Since most farms/factories are closed on Sunday, today was a less intense learning day. The Farmer’s Market was open, so we spent the morning there.
It seemed like it was about 10-12 blocks long – full of strange fruits and vegetables, noisy vendors, and people hawking lottery tickets like ticket scalpers.
Linda tries some coconut milk straight out of the container.
This vendor has a big block of ice and shaves off shreds and dumps in some fruit juice for a real icee.
A vendor who specializes in root crops.
The green, spiny fruits are guanabanana – commonly used for flavoring in desserts and in juice.
The watermelon from this booth was just fantastic.
Ticos have different understanding about egg handling. The eggs here and in the grocery stores were unrefrigerated and sold in two dozen quantities.
These boys at the meat booth were happy to show how strong they are!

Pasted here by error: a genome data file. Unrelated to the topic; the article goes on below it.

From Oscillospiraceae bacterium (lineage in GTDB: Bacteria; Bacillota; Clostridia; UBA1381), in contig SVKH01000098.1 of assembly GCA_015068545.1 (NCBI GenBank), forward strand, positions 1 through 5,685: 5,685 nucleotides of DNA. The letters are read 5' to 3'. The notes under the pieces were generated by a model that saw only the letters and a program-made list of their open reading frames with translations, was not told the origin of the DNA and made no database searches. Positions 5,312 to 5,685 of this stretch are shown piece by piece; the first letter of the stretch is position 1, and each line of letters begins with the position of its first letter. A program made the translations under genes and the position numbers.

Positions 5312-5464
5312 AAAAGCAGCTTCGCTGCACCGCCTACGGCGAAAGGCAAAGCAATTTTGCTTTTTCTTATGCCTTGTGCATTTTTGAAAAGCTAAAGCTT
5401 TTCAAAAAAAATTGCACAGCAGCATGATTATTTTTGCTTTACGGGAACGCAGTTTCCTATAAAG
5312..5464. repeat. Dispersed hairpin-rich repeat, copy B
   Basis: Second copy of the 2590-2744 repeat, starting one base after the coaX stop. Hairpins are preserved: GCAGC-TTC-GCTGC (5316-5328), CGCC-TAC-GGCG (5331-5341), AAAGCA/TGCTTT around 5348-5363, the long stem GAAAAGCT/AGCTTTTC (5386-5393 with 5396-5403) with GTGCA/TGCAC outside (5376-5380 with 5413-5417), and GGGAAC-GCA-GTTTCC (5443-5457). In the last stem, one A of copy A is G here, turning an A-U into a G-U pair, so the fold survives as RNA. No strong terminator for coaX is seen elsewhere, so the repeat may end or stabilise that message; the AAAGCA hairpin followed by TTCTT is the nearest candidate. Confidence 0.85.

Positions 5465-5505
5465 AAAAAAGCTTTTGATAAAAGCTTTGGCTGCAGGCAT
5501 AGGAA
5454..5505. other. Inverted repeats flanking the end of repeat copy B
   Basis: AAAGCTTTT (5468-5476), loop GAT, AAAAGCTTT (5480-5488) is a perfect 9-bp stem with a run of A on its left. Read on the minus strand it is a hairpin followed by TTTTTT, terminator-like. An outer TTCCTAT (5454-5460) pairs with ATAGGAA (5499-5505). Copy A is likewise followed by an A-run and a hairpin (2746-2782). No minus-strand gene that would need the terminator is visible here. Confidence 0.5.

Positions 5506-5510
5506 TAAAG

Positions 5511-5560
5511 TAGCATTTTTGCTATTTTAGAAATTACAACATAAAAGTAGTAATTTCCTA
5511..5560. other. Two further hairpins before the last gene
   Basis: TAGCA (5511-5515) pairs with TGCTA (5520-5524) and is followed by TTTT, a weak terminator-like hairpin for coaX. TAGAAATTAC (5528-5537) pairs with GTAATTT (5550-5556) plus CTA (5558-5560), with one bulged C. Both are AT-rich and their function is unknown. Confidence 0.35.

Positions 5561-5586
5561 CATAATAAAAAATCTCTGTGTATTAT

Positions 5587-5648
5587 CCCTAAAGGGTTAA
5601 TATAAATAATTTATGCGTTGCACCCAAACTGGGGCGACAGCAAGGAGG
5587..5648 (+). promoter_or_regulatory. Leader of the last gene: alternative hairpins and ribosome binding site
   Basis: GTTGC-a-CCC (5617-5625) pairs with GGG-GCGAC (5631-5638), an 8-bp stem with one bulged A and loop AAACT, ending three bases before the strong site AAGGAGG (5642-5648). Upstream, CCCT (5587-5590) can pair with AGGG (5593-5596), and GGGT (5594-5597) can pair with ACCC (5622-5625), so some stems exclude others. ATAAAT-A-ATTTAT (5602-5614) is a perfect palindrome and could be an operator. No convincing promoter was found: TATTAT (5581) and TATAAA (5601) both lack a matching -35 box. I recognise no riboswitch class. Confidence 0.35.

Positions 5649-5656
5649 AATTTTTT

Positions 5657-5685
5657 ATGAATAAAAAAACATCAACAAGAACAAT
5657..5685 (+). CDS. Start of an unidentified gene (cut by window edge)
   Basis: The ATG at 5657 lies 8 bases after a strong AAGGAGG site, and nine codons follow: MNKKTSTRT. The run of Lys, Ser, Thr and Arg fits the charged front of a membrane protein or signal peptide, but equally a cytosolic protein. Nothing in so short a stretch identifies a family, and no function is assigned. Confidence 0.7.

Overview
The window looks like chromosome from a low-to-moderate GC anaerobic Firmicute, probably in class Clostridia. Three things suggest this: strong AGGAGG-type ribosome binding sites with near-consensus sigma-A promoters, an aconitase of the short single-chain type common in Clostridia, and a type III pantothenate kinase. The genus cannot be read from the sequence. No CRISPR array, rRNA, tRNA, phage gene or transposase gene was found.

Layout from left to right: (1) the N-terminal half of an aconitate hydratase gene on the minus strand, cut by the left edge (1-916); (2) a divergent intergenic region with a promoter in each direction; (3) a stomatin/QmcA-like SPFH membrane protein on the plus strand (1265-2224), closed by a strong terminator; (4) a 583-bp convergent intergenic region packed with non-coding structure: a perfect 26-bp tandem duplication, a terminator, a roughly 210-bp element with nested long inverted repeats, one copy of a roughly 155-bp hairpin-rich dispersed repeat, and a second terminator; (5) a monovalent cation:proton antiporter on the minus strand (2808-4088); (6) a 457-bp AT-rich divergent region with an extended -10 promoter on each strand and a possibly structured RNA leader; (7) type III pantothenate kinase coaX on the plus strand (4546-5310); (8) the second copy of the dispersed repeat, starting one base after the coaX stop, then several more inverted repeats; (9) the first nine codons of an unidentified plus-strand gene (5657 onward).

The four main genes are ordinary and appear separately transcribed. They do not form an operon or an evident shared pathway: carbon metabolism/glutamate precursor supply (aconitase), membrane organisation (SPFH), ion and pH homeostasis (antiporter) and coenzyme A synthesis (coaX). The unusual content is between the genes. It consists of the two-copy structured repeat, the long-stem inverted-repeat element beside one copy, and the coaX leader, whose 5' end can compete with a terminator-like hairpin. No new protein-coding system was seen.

You could get fresh fish at the market.
Or even fresher fish as this vendor was selling aquarium fish nearby the fish vendor.
I couldn’t pass this vendor truck up. I’m hoping it was a problem in translation…
Next was the long and winding drive up to the Poas Volcano. We never saw the volcano as it was shrouded in fog and clouds, but we could smell it, so we know it was really there.
Even though it was disappointing not to see the volcano, we were able to enjoy the trail through a cloud forest at the top of the mountain.
Look for Linda at the base of this massive tree fern!
This would make a heck of a floral filler for a Paul Bunyan-esque bouquet!
This plant that looks like giant rhubarb leaves is called Poor Man’s Umbrella.
Here’s a flower from some jungle flower.